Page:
Naval History Sweeps Government History Book Prizes

At the Society For History in the Federal Government Awards Luncheon held at Archives II at College Park, MD on 21 March 2012, two monographs on naval history captured the prestigious George Pendleton Prize and Henry Adams Prize.

George C. Daughan earned the Pendleton Prize for 1812: The Navy’s War (Basic Books, 2011). Daughan holds a Ph.D. in American history and government from Harvard University and won the 2008 Samuel Eliot Morison Award for his previous book, If By Sea. He resides in Portland, Maine. A member of the Naval Historical Foundation, Daughan has volunteered to participate in the War of 1812 Speakers program.

This annual award is given for an outstanding major publication, on the federal government’s history produced by or for a federal history program. The Pendleton Prize commemorates Ohio Senator George H. Pendleton, sponsor of the 1883 civil service reform act that bears his name.

This is the second year running that naval history has earned this honor. Last year William P. Leeman, an Assistant Professor of History at West Point, received this recognition for The Long Road to Annapolis: The Founding of the Naval Academy and the Emerging American Republic (University of North Carolina Press, 2010).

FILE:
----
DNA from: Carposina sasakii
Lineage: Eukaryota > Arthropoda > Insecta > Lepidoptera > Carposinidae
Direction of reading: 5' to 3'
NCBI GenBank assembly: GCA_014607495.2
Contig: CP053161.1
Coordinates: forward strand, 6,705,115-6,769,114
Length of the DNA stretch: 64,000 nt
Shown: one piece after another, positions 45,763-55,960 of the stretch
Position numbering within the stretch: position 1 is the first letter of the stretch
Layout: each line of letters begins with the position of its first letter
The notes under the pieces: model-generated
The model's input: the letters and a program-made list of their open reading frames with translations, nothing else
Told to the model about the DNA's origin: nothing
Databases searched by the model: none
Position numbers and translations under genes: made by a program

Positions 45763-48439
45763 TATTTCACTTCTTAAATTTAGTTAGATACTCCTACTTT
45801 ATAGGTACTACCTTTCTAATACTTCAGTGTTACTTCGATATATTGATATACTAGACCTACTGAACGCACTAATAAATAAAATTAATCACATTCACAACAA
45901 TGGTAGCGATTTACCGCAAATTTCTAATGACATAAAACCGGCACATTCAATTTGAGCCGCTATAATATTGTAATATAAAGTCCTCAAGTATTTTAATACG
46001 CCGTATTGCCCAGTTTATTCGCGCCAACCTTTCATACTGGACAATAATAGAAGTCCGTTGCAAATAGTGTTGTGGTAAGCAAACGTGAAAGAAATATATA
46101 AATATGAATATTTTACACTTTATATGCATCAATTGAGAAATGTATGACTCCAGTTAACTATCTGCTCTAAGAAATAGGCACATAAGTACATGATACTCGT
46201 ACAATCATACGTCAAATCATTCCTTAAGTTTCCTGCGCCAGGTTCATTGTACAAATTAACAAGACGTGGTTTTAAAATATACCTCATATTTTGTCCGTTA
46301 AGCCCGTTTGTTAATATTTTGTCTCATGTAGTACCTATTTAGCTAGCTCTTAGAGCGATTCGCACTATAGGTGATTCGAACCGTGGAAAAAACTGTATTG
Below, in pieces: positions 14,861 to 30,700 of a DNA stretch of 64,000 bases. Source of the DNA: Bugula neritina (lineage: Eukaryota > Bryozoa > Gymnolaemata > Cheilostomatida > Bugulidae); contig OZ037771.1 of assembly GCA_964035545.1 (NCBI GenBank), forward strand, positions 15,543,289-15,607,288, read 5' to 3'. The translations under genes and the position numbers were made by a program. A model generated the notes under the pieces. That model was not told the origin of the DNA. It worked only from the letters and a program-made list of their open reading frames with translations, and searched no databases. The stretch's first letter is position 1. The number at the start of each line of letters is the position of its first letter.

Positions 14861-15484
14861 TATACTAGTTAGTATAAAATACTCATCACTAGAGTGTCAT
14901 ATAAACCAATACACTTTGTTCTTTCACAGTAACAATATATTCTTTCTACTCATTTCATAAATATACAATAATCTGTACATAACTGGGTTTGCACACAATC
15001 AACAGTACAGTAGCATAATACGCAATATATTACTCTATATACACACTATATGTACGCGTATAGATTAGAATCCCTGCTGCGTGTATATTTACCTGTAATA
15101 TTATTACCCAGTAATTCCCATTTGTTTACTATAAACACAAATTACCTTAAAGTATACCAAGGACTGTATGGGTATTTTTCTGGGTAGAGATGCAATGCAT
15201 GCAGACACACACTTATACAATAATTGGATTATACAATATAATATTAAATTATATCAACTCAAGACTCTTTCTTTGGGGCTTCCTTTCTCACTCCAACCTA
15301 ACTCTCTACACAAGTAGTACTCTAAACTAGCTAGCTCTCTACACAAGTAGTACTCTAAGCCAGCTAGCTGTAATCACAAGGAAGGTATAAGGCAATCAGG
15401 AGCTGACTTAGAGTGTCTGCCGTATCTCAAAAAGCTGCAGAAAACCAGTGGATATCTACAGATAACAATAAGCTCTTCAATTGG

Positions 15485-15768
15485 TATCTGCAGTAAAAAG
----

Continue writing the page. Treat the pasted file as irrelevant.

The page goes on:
John V. Quarstein earned the Henry Adams Prize for his book The Monitor Boys: The Crew of the Union’s First Ironclad (History Press, 2011). Quarstein, a historian who resides in Hampton, Virginia, earned the award an outstanding major publication on the federal government’s history. The Adams Prize commemorates the author of the classic multi–volume History of the United States during the Administrations of Thomas Jefferson and James Madison. Adams completed his scholarly work in Washington, where he maintained close contact with the successors of federal officials whose activities he analyzed in his History.

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